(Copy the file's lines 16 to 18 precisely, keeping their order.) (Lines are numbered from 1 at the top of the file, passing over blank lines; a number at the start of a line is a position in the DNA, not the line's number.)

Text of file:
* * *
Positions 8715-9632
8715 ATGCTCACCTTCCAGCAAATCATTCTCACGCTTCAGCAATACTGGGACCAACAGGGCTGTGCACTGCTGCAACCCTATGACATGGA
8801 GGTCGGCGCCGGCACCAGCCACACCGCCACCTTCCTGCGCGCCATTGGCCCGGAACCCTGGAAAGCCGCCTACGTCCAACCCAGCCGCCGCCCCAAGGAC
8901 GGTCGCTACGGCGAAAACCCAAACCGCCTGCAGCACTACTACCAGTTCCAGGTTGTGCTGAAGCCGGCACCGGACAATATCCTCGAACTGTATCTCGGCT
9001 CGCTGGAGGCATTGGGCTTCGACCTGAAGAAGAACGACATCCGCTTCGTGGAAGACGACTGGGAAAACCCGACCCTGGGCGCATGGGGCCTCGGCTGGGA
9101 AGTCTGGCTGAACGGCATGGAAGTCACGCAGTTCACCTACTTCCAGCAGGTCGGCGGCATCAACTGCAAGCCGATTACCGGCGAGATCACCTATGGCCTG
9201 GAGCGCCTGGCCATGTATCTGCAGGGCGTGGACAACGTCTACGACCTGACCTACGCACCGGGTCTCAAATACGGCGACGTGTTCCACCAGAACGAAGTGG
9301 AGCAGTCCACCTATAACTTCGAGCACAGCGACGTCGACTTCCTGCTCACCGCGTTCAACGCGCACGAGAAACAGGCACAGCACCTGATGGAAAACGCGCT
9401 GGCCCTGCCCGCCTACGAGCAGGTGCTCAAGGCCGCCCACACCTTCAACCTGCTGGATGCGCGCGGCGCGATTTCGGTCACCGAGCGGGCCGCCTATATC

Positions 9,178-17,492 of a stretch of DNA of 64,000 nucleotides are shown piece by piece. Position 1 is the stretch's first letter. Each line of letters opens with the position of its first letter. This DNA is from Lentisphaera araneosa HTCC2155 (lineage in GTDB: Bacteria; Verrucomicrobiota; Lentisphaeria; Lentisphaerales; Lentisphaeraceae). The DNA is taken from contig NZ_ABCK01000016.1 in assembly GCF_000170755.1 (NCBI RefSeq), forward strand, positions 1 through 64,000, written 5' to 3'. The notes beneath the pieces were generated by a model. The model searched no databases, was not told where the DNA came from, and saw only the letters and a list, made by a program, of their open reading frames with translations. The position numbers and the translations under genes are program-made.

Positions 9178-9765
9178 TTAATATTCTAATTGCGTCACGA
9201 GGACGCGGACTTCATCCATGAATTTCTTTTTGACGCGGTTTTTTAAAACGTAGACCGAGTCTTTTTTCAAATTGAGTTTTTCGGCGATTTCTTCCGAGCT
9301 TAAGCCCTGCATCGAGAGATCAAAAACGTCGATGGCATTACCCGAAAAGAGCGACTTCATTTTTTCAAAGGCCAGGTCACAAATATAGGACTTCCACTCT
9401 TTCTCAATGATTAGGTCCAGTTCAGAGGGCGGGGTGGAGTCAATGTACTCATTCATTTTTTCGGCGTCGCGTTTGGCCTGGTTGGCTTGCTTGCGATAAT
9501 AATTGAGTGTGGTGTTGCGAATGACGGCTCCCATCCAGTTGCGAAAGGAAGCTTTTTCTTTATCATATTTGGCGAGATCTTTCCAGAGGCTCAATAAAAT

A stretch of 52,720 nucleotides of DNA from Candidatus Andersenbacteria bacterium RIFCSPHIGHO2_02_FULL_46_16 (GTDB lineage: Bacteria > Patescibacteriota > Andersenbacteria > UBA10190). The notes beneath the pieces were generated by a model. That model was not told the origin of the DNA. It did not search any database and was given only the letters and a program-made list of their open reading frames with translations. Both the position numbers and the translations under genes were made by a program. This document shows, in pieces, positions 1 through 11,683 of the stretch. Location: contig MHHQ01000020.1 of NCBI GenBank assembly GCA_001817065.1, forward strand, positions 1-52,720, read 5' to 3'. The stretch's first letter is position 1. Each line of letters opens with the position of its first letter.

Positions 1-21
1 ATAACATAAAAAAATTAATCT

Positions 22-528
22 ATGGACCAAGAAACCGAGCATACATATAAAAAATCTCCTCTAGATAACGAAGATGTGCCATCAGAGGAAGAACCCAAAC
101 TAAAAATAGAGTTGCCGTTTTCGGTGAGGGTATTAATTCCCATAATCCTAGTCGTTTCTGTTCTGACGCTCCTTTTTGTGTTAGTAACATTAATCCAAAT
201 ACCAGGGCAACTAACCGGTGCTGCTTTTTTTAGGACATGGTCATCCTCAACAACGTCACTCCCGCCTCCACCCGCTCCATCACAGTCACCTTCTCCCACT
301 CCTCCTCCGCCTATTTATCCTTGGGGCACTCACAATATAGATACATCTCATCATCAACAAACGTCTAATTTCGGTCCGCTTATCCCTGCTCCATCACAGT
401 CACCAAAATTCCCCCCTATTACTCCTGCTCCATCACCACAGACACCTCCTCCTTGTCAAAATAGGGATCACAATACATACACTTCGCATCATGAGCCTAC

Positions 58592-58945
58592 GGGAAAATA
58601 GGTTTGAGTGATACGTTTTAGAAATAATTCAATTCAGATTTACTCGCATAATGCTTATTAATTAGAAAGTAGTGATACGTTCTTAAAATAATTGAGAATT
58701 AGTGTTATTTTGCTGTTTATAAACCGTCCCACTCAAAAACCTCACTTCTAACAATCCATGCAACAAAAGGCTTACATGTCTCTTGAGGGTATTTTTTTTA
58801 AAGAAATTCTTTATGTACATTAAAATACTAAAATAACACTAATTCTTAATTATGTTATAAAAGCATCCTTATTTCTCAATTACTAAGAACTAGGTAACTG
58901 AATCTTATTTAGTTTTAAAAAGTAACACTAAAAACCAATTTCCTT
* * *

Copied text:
9501 AATTGAGTGTGGTGTTGCGAATGACGGCTCCCATCCAGTTGCGAAAGGAAGCTTTTTCTTTATCATATTTGGCGAGATCTTTCCAGAGGCTCAATAAAAT

A stretch of 52,720 nucleotides of DNA from Candidatus Andersenbacteria bacterium RIFCSPHIGHO2_02_FULL_46_16 (GTDB lineage: Bacteria > Patescibacteriota > Andersenbacteria > UBA10190). The notes beneath the pieces were generated by a model. That model was not told the origin of the DNA. It did not search any database and was given only the letters and a program-made list of their open reading frames with translations. Both the position numbers and the translations under genes were made by a program. This document shows, in pieces, positions 1 through 11,683 of the stretch. Location: contig MHHQ01000020.1 of NCBI GenBank assembly GCA_001817065.1, forward strand, positions 1-52,720, read 5' to 3'. The stretch's first letter is position 1. Each line of letters opens with the position of its first letter.

Positions 1-21